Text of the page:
. Letters of Administration shall issue to George T. Marcelo upon payment of a bond to be set by the Regional Trial Court, Branch 76, Quezon City. The Regional Trial Court, Branch 76, Quezon City is likewise directed to complete the settlement of the decedent’s, Jose T. Marcelo, Sr.’s, estate with dispatch starting from an Order setting a deadline for the parties to pay the estate taxes and to inform this Court when such has been paid.SO ORDERED.cralawlawlibrarySereno, Chief Justice (Chairperson), Leonardo-De Castro, Bersamin
, and Villarama, Jr.
* Per Special Order No. 1885 dated
1Rollo, pp. 58-71; Penned by Associate Justice Nina G. Antonio-Valenzuela with Associate Justices Francisco Acosta and Socorro B. Inting, concurring.
2 Id. at 72-73; Issued by Presiding Judge Alexander S. Balut.
3 Id. at 127.
4 Id. at 141.
5 Id. at 145.
6 Id. at 143-161.
7 Id. at 162.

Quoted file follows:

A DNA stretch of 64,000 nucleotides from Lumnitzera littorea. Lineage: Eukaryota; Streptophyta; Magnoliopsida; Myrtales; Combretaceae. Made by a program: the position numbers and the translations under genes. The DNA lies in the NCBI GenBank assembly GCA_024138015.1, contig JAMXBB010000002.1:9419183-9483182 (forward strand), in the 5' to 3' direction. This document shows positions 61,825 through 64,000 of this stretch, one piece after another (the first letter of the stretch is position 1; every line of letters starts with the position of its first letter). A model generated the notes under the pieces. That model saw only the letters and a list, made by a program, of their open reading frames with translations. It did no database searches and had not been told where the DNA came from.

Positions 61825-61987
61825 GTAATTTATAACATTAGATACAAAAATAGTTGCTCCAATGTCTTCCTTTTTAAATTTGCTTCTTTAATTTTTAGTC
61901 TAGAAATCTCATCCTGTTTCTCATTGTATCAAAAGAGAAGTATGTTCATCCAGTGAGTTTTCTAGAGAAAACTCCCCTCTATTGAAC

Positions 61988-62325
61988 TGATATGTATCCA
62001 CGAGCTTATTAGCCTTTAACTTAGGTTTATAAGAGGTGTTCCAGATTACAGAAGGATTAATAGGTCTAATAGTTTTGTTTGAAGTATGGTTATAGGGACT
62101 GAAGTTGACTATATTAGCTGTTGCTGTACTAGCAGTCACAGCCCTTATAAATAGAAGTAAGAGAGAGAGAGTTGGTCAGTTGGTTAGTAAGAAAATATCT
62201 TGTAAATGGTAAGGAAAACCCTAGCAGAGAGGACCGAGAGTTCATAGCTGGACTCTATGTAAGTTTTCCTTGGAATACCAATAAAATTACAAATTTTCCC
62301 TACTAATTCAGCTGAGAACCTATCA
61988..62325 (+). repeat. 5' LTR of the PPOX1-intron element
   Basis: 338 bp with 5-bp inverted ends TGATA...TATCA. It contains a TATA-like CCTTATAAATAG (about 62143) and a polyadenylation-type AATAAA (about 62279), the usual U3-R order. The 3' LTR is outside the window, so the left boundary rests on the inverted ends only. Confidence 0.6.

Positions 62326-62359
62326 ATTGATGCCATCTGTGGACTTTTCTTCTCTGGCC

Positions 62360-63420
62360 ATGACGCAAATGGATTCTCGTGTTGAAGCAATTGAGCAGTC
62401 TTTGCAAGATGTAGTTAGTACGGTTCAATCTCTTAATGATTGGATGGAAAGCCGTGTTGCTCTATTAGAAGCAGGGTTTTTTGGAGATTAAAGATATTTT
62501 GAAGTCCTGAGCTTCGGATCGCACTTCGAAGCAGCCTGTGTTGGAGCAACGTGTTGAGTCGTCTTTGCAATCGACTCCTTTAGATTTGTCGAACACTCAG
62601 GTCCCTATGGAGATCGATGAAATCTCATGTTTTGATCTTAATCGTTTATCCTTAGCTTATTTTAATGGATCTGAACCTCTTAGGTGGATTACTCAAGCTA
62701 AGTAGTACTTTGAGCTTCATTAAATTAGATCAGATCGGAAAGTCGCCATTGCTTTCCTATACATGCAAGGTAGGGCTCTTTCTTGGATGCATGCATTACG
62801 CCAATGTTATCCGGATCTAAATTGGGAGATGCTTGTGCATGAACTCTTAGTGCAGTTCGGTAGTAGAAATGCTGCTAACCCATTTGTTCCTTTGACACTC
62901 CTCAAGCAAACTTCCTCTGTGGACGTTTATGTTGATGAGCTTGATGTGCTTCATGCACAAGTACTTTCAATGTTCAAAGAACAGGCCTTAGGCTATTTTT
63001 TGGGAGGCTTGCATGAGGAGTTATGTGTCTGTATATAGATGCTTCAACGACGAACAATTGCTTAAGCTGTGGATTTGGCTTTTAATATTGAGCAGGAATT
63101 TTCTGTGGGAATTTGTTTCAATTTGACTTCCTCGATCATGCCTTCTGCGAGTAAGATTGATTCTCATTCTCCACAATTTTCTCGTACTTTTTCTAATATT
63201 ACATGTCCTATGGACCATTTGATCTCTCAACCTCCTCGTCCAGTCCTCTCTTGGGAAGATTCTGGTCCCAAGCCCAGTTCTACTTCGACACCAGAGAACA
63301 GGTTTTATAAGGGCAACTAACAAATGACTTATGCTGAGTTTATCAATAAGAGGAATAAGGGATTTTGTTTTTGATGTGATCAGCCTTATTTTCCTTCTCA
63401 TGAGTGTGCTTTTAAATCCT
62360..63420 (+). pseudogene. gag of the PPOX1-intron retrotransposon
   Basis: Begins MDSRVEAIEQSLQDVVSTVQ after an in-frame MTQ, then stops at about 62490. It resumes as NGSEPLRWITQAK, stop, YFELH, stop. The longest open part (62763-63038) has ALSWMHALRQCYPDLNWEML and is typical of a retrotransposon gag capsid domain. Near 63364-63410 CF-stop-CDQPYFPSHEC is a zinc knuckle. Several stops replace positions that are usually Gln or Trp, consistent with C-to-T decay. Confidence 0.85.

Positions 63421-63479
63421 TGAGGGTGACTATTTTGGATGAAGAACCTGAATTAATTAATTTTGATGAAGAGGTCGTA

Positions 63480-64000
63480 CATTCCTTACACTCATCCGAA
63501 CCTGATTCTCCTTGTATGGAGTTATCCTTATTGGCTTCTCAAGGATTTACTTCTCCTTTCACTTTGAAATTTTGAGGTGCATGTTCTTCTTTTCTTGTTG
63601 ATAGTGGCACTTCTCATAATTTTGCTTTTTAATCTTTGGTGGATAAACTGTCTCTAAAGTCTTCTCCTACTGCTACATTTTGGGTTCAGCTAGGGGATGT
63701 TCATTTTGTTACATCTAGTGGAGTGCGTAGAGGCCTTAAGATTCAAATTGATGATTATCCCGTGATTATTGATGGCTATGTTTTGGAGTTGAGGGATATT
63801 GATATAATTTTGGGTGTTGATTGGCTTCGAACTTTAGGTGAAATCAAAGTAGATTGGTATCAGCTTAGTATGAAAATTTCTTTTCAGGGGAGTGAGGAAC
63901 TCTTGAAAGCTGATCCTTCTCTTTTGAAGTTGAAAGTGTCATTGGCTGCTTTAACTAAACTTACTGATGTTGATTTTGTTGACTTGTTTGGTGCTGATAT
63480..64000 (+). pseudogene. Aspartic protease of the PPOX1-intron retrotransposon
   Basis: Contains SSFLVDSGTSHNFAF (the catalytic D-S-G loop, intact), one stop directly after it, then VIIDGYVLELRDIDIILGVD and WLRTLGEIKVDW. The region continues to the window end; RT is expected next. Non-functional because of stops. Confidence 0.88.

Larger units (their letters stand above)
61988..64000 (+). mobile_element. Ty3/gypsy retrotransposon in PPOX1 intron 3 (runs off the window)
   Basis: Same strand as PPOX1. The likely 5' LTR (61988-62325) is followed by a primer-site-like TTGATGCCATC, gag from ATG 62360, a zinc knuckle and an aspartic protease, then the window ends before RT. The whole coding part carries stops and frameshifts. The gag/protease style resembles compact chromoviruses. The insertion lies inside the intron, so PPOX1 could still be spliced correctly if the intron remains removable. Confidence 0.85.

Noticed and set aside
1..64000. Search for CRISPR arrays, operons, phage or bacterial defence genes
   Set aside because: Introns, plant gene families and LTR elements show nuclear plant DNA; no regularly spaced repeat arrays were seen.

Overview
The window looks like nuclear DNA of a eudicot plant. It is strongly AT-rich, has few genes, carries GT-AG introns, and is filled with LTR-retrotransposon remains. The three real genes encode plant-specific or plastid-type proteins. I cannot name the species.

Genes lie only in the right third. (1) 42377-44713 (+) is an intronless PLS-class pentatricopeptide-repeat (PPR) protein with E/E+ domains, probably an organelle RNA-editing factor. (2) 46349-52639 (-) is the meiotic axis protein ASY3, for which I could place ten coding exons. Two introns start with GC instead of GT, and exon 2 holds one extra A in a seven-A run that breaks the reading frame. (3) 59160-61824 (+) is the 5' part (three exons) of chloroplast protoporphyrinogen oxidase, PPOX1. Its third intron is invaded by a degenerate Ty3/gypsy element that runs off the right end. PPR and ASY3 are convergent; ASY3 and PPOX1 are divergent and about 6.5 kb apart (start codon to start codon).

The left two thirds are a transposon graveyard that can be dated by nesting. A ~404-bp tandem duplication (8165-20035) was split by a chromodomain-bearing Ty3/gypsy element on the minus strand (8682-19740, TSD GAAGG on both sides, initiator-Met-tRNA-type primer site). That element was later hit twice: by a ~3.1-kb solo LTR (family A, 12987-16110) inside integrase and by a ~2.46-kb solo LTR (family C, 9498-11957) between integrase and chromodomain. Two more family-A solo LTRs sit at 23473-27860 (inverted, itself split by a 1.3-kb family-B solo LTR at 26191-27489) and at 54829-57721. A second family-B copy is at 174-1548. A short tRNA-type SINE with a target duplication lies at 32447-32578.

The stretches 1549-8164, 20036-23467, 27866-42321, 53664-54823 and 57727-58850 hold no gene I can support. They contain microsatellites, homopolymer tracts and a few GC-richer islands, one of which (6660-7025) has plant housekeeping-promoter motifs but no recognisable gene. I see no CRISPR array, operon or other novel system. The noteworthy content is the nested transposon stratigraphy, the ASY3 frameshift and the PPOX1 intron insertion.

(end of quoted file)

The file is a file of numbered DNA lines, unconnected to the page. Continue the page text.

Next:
8 Id. at 182.
9 Id. at 183-186.
10 Id. at 185-186.
11 Id. at 187.
12 Id. at 188.
13 Id. at 192.
14 Id. at 73.
15 Id. at 31-32.
16 Id. at 185.
18 Section 2, Title I, Corporation Code of the Philippines
Section 2. Corporation defined. – A corporation is an artificial being created by operation of law, having the right of succession and the powers, attributes and properties expressly authorized by law or incident to its existence.19 See Articles 1078 and 1079 of the Civil Code:
Art. 1078. Where there are two or more heirs, the whole estate of the decedent is, before its partition, owned in common by such heirs, subject to the payment of debts of the deceased.20Rollo, p. 186.
Art. 1079. Partition, in general, is the separation, division and assignment of a thing held in common among those to whom it may belong. The thing itself may be divided, or its value.
21 Id. at 126-127.
22 Id. at 73.
23 Id. at 67-68.
24 Id. at 148-149 and 159.
25 Rule 90 Rules of Court.
26Rollo, p. 789.
27 Id. at 40.
28 See our ruling in Liwanag-Reyes v. Court of Appeals, 158 Phil. 1054 (1974), where we affirmed the lower court’s appointment of administrator considering the parties’ execution of a document all agreeing on the appointment of Victor Reyes.